Despite the increasing popularity of black culture, virulent white racism continued to affect African-American communities. Race riots and other civil uprisings occurred throughout the U.S. during the Red Summer of 1919, reflecting economic competition over jobs, housing, and social territories.
Characteristics and Themes
What characterized the Harlem Renaissance was an overt racial pride and the developing idea of a new black identity, that through intellect and production of literature, art, and music could challenge the pervading racism and promote progressive politics.
There was no uniting form characterizing the art that emerged, however. It encompassed a wide variety of styles, including Pan-African perspectives; high culture and low culture; traditional music to blues and jazz; traditional and experimental forms in literature, such as modernism; and the new form of jazz poetry.
Some common themes represented during the Harlem Renaissance were the influence of slavery, black identity, the effects of institutional racism, the dilemmas of performing and writing for elite white audiences, and how to convey the experience of modern black life in the urban North.
New authors attracted a great amount of national attention, and the Harlem Renaissance led to more opportunities for blacks to be published by mainstream houses. Some authors who became nationally known were Jean Toomer, Jessie Fauset, Claude McKay, Zora Neale Hurston, James Weldon Johnson, Alain Locke, Eric D. Walrond, and Langston Hughes.
A new way of playing the piano called Harlem Stride was also created during the Renaissance, and jazz musicians like Fats Waller, Duke Ellington, Jelly Roll Morton, and Willie "The Lion" Smith are considered to have laid the foundation for future musicians of their genre.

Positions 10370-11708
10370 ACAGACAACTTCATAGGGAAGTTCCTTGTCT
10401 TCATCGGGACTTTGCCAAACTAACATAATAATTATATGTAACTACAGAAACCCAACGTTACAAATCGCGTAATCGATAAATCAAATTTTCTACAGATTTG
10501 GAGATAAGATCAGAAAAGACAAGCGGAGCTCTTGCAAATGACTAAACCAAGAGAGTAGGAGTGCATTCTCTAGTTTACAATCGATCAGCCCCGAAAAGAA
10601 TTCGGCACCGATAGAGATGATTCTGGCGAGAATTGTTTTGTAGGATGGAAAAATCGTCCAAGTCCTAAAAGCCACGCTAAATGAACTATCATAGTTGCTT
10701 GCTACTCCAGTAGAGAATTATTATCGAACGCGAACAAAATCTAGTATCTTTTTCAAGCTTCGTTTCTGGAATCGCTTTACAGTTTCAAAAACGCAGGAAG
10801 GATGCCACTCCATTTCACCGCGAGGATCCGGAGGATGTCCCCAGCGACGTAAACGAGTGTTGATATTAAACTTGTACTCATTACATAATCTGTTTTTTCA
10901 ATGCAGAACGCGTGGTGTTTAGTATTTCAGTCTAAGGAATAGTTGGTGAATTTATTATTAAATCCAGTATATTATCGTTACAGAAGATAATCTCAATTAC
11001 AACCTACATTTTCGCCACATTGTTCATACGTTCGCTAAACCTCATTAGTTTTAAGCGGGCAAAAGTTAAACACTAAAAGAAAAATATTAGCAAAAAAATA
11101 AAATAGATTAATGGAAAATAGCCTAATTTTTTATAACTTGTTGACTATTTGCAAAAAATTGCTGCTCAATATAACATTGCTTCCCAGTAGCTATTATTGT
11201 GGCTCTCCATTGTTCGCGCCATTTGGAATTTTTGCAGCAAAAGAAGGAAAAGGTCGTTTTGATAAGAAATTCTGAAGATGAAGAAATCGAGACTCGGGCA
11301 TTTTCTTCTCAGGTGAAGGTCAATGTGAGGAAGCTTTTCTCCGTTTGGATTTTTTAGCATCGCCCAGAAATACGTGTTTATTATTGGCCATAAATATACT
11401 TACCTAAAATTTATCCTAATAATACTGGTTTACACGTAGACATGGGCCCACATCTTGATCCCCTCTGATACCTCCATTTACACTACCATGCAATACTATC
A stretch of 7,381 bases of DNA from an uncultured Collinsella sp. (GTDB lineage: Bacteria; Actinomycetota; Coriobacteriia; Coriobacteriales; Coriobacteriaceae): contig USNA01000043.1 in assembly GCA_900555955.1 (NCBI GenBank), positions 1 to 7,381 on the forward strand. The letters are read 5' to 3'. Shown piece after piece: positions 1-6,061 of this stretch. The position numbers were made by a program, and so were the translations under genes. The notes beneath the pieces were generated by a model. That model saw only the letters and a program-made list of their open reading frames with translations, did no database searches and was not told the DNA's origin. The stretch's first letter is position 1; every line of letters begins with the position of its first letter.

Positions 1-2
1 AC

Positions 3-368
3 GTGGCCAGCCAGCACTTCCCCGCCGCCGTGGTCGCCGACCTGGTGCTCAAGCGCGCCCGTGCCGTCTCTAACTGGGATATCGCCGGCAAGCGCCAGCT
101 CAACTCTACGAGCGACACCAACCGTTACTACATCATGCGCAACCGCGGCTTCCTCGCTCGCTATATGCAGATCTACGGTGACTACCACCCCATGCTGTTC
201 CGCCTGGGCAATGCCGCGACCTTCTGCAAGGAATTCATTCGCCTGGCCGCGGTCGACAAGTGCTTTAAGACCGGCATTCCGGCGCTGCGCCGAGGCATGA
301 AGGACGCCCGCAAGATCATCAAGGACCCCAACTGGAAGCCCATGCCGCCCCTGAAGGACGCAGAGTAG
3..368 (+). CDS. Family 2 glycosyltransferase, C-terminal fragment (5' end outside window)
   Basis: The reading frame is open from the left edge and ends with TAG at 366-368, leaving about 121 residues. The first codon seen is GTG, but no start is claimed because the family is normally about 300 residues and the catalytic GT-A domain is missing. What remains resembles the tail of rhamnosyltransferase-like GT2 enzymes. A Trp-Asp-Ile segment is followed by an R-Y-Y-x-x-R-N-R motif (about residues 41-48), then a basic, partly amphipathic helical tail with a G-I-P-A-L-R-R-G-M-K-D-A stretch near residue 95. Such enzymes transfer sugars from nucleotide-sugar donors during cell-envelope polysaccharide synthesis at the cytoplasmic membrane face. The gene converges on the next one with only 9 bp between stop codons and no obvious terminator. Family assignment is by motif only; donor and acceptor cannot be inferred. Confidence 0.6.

Visual artists of the time included Charles Alston, Henry Bannarn, Leslie Bolling, Aaron Douglas, Jacob Lawrence, and Archibold Motley .
Aaron Douglas was a notable artist of the Harlem Renaissance. After completing his BFA at the University of Nebraska in 1922, Douglas moved to New York City, settling in Harlem. Just a few months after his arrival he began to produce illustrations for both The Crisis and Opportunity, the two most important magazines associated with the Harlem Renaissance.
He also began studying with Winold Reiss, a German artist who had been hired by Alain Locke to illustrate The New Negro. Reiss' teaching helped Douglas develop the modernist style he would employ for the next decade.
Douglas’ engagement with African and Egyptian design brought him to the attention of W. E. B. Du Bois and Dr. Locke, who were pressing for young African-American artists to express their African heritage and African-American folk culture in their art.